4. I met a lot of great people at the event and came away with a couple of meaningful contacts that I’ll actually keep in touch with.

asm live event

Putting it All Together

For those of you contemplating joining Amazing.com, what you have to keep in mind is that I’ve been sharing my experience of one course (Amazing Selling Machine) within the Amazing.com “campus” this whole time.

From what I can tell, this has all come together in a relatively very short time frame and I think Katzenback and Clark have done a phenomenal job with it.

Going back to one of my original complaints (no support from founders), it’s easy to see why I couldn’t get 1-on-1 interaction.  These guys are putting everything together.  They don’t have time to email back one by one.

This makes sense (this isn’t just another IM course, it’s more like an institution of practical knowledge).  That said, although the community support is satisfactory, it could be improved.

What’s very evident is if you pay for a course, you’re going to get reciprocal value out of it.

I paid $3,500 because I wanted to get the best and I didn’t want to mess around.  I got exactly that.  It really was worth the money.  Hell, the live event alone was probably worth the cost.

October 2015 Update: Read why I don’t like the value proposition for ASM 6

Could I have eventually pieced together most of what I wanted to do?

Yes.  The basics are figureoutable.  You pick a product.  You source it from China.  You sell it on Amazon.

But in between those steps, there are lots of important details that can make all the difference.  I wanted to get a straightforward blueprint – from people who have been successful – that allowed me to avoid falling into certain traps and pitfalls (that are readily present) and get going ASAP.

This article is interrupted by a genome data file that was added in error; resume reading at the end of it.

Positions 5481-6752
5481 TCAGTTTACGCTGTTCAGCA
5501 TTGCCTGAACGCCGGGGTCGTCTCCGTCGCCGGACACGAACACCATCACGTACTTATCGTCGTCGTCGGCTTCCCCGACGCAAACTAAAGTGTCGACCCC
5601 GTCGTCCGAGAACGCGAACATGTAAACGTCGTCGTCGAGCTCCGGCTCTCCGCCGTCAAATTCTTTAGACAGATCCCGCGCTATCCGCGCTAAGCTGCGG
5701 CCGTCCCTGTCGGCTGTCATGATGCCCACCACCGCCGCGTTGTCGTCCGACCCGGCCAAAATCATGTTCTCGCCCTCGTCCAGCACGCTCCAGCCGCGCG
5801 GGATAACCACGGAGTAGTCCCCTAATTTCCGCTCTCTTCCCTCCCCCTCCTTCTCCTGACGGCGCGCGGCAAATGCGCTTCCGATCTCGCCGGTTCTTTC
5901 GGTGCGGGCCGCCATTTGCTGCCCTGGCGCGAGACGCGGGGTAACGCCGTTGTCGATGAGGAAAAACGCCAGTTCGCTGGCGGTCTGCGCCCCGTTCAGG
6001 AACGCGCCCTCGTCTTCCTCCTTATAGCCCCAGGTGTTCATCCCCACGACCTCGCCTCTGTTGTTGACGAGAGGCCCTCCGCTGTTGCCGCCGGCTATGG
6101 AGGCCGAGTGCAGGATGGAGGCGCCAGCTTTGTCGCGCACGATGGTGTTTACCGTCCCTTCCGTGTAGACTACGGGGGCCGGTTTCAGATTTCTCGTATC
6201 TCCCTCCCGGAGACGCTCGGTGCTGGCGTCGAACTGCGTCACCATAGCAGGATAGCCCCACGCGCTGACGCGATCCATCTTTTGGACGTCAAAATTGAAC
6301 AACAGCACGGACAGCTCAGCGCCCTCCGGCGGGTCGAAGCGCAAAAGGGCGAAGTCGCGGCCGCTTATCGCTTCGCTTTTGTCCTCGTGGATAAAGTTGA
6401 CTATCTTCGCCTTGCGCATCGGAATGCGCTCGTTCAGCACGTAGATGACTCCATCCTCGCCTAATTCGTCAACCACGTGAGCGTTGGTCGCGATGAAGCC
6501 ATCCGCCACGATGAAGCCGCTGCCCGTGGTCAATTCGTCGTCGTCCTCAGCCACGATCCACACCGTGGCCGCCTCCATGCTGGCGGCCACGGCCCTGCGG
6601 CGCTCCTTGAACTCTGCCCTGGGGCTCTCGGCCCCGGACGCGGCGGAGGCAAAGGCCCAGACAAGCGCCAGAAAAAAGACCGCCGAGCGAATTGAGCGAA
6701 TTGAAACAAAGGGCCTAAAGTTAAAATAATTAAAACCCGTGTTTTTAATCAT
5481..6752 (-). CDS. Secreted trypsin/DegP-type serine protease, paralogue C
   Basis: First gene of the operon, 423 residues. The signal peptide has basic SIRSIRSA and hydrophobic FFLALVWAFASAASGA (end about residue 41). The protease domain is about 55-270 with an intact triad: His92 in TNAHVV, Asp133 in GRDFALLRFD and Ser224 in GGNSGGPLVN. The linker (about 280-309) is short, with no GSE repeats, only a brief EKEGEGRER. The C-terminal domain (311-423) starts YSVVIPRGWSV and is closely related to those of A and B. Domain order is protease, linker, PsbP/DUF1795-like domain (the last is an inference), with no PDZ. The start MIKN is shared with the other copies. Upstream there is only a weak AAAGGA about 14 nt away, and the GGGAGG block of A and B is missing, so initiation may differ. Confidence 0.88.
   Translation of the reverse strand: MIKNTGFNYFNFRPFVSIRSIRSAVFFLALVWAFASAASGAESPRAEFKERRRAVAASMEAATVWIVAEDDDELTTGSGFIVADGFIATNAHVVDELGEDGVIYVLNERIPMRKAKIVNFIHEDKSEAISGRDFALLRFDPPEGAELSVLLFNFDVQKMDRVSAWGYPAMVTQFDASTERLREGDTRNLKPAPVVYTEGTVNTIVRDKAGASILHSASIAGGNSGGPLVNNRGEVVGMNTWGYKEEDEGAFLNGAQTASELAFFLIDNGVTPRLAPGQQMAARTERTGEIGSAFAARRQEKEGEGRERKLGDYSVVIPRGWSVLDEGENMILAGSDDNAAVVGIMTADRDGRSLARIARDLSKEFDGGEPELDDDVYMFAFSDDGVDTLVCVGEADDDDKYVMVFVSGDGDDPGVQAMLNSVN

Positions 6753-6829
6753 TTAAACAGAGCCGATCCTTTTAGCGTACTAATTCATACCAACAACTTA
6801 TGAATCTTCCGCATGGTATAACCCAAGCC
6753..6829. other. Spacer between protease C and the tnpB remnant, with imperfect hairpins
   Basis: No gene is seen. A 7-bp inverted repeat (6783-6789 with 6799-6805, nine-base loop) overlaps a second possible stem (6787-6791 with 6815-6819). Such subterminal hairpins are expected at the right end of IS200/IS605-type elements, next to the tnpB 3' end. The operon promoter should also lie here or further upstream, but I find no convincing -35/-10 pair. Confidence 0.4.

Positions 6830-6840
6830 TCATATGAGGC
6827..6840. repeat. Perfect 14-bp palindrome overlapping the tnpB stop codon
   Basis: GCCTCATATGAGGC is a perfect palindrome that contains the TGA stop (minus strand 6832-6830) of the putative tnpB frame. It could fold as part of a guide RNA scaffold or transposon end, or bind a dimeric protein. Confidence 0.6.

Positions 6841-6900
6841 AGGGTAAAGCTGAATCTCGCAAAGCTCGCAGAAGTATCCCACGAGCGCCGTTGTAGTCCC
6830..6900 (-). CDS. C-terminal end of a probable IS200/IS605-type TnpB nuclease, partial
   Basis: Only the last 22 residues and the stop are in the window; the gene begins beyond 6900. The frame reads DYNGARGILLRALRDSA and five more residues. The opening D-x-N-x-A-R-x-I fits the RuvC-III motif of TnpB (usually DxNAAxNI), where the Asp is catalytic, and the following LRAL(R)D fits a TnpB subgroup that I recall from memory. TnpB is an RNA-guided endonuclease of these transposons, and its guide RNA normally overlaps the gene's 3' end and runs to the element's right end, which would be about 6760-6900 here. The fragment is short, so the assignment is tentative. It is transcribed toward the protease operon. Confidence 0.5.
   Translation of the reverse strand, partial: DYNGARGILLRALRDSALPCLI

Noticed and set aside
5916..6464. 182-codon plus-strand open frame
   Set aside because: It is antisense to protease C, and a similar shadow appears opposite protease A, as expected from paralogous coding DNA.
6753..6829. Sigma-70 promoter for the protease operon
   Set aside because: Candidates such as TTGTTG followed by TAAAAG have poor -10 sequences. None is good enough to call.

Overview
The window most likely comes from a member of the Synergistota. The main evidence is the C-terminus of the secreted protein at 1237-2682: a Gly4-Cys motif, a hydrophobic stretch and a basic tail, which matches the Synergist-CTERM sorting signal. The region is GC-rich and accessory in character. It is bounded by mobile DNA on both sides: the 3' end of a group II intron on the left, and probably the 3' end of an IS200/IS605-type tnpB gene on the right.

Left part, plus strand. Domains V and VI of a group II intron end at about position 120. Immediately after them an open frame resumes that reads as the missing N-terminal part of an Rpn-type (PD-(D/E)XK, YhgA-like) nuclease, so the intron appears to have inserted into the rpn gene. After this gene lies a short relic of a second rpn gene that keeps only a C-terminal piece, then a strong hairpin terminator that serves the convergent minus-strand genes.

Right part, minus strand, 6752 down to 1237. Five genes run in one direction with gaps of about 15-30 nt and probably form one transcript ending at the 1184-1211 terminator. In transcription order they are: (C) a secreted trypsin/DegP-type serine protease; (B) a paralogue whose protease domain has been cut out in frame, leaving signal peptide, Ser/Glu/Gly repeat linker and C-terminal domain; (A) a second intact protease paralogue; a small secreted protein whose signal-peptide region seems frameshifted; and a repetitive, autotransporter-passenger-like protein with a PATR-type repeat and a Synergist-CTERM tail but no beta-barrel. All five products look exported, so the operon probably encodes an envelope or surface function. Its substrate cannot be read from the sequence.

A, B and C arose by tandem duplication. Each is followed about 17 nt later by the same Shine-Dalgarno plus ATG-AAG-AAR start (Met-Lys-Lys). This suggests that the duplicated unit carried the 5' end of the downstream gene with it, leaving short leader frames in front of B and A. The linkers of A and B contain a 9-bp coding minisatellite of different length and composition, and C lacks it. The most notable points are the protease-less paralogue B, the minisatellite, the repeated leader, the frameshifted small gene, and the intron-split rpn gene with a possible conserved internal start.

More Stuff

A few more things that I think would be helpful:

I joined ASM through what’s referred to as a mastermind group.  There are 3 really good ones (I know of) and I’m sure all of them deliver a ton of extra value.  However, I’d be very careful not to join through the wrong groups.  I felt bad for the people who joined through some of the groups because they provided little to no value.

I joined through Chris Guthrie and I’m very happy with the decision.  Two speakers at the live event who dished out great info were Ryan Moran “The Tribe” and Jason Fladlien.  And I’m sure there are several other great groups.

Some other smaller groups may actually be better because you’ll get more attention.

I have no idea who all of the groups are but they’re all affiliates so they shouldn’t be too hard to find.

On this note, there’s still opportunity with selling on Amazon, but, as you might imagine, it’s much more saturated than it used to be.  I’m not saying this to close the idea in your head but just so you know the reality of the situation: The ASM course has put several thousand additional sellers on Amazon and many of them are selling more than one product.

This isn’t to say there isn’t money to be made.  Of course there is.  It’s just not nearly as easy as it once was.

Marketers Market

Matt and Jason offer upsells.  There was a couple of options for the live event (VIP access, networking lunch) and during the live event, they announced an Aruba trip.

Nothing is a hard sell but you will be presented with offers to buy more stuff.

They’re marketers, it’s to be expected.

Everyone’s situation is different so rather than trying to provide blanket advice I’ll say that Matt and Jason do charge a premium price but they’re going to try and reciprocate with value well beyond that.